Topics: Islamic calligraphy, Arabic alphabet, Arabic language Pages: 2 (640 words) Published: October 23, 2014

Calligraphy is more than ‘beautiful handwriting’ or ‘ornate lettering techniques.’ Calligraphy is the art of forming beautiful symbols by hand and arranging them well. It’s a set of skills and techniques for positioning and inscribing words so they show integrity, harmony, some sort of ancestry, rhythm and creative fire. The Kufic Script

Kufic script, a heavy monumental Arabic script suited to stone carving, appears in the earliest surviving Koran manuscripts. In these, the diacritical marks over the letters are sometimes painted in red, and the gold decorations between suras contrast handsomely with the heavy black script. In the Seljuk period, a more cursive flowing script, Naskhi, developed. The two styles were often used for contrast in architecture and decorative contexts. 0000

The Naskh Script
Naskh, which means "copying," was developed in the 10th century, and refined into a fine art form in Turkey in the 16th century. Since then it became generally accepted for writing the Quran. Naskh is legible and clear and was adapted as the preferred style for typesetting and printing. It is a small script whose lines are thin and letter shapes are round. 0000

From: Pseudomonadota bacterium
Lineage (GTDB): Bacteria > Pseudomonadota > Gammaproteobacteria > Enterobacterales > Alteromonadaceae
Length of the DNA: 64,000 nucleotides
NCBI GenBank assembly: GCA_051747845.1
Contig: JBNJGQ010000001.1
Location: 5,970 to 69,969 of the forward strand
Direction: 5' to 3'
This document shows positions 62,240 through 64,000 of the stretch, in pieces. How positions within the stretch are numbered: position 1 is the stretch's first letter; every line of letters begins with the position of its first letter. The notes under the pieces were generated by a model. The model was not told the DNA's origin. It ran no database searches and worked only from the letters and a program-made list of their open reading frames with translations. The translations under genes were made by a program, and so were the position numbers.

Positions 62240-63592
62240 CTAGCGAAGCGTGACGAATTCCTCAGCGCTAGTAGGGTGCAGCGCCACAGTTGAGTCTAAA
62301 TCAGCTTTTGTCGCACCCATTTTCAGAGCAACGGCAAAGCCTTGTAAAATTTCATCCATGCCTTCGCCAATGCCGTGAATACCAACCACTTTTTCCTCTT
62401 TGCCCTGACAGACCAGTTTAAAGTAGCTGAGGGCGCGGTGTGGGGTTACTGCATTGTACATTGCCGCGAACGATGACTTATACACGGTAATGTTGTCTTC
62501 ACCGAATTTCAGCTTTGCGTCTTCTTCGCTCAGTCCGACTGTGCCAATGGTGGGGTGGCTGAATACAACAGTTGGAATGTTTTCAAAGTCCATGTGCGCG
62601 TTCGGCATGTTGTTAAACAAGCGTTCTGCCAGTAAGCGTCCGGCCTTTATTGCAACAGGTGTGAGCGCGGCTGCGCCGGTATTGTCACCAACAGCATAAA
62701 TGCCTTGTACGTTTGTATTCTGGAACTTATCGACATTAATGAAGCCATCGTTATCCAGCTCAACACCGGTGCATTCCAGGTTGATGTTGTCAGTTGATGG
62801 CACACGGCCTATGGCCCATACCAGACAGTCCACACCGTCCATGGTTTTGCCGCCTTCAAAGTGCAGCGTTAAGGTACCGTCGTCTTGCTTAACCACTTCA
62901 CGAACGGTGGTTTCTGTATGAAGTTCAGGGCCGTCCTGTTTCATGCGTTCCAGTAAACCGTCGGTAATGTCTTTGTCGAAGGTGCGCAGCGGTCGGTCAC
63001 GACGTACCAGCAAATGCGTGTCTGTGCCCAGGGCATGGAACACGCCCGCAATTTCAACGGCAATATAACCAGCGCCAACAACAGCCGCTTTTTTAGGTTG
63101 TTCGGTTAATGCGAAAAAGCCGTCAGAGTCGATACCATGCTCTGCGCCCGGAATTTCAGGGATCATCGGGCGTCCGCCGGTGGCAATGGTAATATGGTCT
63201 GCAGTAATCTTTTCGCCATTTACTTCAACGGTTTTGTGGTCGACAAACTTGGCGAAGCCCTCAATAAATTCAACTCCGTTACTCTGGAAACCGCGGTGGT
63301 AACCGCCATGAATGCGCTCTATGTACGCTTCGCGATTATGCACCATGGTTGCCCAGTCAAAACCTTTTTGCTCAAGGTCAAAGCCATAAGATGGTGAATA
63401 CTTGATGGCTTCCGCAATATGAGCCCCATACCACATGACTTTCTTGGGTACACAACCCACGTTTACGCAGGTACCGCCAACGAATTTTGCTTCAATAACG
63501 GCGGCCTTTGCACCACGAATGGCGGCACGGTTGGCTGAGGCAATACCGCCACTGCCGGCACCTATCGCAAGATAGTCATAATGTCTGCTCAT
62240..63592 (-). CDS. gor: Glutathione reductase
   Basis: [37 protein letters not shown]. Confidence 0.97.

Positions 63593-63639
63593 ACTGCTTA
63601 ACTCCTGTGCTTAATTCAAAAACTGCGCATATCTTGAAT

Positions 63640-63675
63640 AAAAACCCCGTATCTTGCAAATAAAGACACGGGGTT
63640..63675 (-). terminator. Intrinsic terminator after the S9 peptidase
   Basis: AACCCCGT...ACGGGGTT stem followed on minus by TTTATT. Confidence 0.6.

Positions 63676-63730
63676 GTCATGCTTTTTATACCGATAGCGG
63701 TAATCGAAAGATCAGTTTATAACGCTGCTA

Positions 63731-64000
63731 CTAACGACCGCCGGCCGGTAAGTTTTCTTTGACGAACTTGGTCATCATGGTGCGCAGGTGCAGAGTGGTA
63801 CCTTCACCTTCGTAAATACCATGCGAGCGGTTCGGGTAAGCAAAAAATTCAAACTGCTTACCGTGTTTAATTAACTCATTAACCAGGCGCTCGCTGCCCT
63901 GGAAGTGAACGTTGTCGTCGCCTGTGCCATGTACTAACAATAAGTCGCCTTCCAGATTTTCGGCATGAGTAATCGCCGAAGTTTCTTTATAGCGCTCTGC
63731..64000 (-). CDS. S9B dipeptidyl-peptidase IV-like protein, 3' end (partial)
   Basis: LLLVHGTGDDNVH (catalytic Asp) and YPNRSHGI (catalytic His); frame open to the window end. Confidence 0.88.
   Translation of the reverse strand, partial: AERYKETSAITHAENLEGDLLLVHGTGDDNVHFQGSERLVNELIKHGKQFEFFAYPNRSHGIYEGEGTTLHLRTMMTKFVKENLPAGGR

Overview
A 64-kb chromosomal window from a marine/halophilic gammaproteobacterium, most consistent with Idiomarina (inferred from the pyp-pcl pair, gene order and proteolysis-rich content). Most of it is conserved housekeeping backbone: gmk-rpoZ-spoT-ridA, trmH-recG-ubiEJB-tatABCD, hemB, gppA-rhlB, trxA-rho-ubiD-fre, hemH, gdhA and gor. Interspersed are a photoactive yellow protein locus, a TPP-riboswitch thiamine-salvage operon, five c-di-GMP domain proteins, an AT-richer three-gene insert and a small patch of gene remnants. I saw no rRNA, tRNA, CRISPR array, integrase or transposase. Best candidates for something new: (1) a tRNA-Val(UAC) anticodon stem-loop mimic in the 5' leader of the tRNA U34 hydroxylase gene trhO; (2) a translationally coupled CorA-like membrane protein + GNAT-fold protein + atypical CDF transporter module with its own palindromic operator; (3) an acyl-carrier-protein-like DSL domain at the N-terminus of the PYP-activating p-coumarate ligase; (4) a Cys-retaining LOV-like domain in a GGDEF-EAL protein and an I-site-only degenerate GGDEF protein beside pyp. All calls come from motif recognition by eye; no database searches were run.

The Thuluth Script
Thuluth was the medieval Islamic style of handwritten alphabet. Thuluth (Arabic: "one-third") is written on the principle that one-third of each letter slopes. It is a large and elegant, cursive script, used in medieval times on mosque decorations. It took on some of the functions of the early Kufic script; it was used to write surah headings, religious inscriptions, and princely titles and epigraphs. It was also used for many of the large copies of the Koran produced from the 13th century. 0000

The Ta'liq / Nasta'liq / Farsi Scripts
Ta'liq is a cursive style of lettering developed in Iran in the 10th century. It is thought to have been the creation of Hasan ibn Husain Ali of Fars, but, because Khawaja Abdul Mali Buk made such vast improvements, the invention is often...
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